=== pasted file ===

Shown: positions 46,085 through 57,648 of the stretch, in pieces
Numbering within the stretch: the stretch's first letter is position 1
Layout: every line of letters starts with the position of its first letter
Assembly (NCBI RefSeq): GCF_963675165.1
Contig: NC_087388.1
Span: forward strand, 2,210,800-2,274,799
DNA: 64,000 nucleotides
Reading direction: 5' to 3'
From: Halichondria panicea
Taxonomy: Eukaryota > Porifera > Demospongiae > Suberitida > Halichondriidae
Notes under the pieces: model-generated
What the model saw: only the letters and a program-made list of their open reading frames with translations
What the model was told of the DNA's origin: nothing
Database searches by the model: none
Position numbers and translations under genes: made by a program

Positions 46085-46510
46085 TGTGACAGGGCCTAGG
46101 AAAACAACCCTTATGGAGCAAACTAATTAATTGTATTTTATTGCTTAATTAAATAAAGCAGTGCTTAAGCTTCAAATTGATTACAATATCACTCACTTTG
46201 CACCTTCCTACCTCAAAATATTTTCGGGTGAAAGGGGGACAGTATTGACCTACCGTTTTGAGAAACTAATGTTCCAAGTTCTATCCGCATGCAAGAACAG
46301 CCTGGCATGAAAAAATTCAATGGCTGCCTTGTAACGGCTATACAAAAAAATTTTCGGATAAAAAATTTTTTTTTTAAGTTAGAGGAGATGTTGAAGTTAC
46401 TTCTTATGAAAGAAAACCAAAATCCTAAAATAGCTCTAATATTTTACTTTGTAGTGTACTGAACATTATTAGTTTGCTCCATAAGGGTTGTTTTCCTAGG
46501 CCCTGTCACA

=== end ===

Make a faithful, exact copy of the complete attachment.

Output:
Shown: positions 46,085 through 57,648 of the stretch, in pieces
Numbering within the stretch: the stretch's first letter is position 1
Layout: every line of letters starts with the position of its first letter
Assembly (NCBI RefSeq): GCF_963675165.1
Contig: NC_087388.1
Span: forward strand, 2,210,800-2,274,799
DNA: 64,000 nucleotides
Reading direction: 5' to 3'
From: Halichondria panicea
Taxonomy: Eukaryota > Porifera > Demospongiae > Suberitida > Halichondriidae
Notes under the pieces: model-generated
What the model saw: only the letters and a program-made list of their open reading frames with translations
What the model was told of the DNA's origin: nothing
Database searches by the model: none
Position numbers and translations under genes: made by a program

Positions 46085-46510
46085 TGTGACAGGGCCTAGG
46101 AAAACAACCCTTATGGAGCAAACTAATTAATTGTATTTTATTGCTTAATTAAATAAAGCAGTGCTTAAGCTTCAAATTGATTACAATATCACTCACTTTG
46201 CACCTTCCTACCTCAAAATATTTTCGGGTGAAAGGGGGACAGTATTGACCTACCGTTTTGAGAAACTAATGTTCCAAGTTCTATCCGCATGCAAGAACAG
46301 CCTGGCATGAAAAAATTCAATGGCTGCCTTGTAACGGCTATACAAAAAAATTTTCGGATAAAAAATTTTTTTTTTAAGTTAGAGGAGATGTTGAAGTTAC
46401 TTCTTATGAAAGAAAACCAAAATCCTAAAATAGCTCTAATATTTTACTTTGTAGTGTACTGAACATTATTAGTTTGCTCCATAAGGGTTGTTTTCCTAGG
46501 CCCTGTCACA